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ASU Is Allowing Students To Skip Their Final Exam to Protest Trump

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Why test students on a subject they’ve been studying all semester when you can indoctrinate them to all think alike?

Angeles Maldonado, a professor of Global Politics of Human Rights at Arizona State University (ASU), gave her class the option to skip their final exam if they developed a group project in its place.

What other group activity would college kids choose (one that doesn’t involve red Solo cups) other than aimlessly protesting? And of course, the students chose to protest everything Trump -- because it’s a college, and that’s what they do.

“The class decided that as a group project they wanted to make their voices heard about the issues that are affecting them today,” Maldonado said. "So instead of just reading about the human-rights violations, they’d speak out about the current violations that are happening.”

Messages tend to get heard much easier if the focus remains consistent and all the protesters are on the same page, but that wasn’t the case with finals-skipping students and others that randomly joined the protest.

According to the Arizona Republic:

“This was something that we all got together and said we would express some of the things we don’t like, so a lot of the other people here are protesting things like immigration, immigration ban, women’s rights, things like that,” said Alex Corella, 22, a student in Maldonado’s class who participated.

The group and those who joined them drew attention to a variety of issues, including LGBT rights, women's rights, Black Lives Matter, immigration, and even the prison system.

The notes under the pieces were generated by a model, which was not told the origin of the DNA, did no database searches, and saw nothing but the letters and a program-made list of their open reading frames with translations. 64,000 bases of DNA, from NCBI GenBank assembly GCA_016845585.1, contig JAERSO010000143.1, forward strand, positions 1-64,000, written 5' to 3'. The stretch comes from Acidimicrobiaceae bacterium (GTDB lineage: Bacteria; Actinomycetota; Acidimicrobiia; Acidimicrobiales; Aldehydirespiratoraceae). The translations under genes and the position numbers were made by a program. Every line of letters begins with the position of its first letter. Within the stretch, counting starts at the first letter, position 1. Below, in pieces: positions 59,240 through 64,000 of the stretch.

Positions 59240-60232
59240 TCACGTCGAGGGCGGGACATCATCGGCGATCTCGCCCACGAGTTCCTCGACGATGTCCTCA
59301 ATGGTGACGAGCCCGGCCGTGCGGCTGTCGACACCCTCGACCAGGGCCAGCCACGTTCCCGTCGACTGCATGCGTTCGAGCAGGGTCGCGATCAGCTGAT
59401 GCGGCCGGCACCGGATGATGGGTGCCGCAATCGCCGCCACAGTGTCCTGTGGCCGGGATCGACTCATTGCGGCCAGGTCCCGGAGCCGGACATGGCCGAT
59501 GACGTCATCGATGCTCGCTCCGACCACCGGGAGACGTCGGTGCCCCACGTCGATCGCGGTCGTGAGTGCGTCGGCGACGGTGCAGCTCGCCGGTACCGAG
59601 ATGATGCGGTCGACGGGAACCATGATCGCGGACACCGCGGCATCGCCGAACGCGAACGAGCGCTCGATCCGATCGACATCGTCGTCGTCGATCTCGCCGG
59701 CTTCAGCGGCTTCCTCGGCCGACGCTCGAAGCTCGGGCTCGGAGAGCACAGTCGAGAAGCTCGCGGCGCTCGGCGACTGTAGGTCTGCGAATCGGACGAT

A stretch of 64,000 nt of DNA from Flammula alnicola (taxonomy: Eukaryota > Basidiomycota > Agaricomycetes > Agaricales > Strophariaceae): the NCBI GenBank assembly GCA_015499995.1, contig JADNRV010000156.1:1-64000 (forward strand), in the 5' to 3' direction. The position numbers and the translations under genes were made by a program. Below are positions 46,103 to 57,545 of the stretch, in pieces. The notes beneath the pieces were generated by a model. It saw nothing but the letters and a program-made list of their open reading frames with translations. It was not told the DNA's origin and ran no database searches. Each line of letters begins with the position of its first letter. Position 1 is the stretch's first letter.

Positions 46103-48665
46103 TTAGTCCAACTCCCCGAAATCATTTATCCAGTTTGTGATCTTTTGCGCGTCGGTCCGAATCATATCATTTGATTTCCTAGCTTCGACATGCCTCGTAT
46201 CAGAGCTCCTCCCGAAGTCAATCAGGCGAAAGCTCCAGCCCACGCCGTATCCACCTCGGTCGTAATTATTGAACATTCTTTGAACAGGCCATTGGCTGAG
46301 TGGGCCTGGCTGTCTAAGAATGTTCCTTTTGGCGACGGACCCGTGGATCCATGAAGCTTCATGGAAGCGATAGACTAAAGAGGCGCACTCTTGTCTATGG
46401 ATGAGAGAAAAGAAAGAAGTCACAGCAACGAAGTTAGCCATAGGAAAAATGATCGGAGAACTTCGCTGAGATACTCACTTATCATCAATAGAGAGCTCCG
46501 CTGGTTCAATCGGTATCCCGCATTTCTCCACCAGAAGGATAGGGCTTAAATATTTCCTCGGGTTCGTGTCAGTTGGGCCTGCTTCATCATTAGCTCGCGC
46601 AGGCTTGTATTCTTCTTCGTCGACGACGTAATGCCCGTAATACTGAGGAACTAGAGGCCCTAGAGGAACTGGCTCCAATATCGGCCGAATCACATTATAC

While the indoctrinated protest often enough to recognize that the activity of protesting is not an uncommon occurrence, it's pretty clear these kids simply didn’t want to take a final exam.

The Arizona Republic also released a statement from the ASU administration supporting the students decision:

As an institution of higher education and an environment that promotes academic freedom, Arizona State University supports the free exchange and expression of ideas. All individuals and groups on campus have the right to express their opinions, whatever those opinions may be, as long as they do not violate student code of conduct and student organization policies and do not infringe on another student’s individual rights. This policy applies to all students.

From the sound of it, ASU has no problem with its students skipping a final exam that tests a student’s complete knowledge of a subject.

It’s perfectly within one’s rights to peacefully protest any president, but when that protesting gets in the way of the entire purpose of going to college, then the college itself needs to change its title from College/University to Indoctrination Center.

Apparently social justice trumps getting an education.

H/T: Heat Street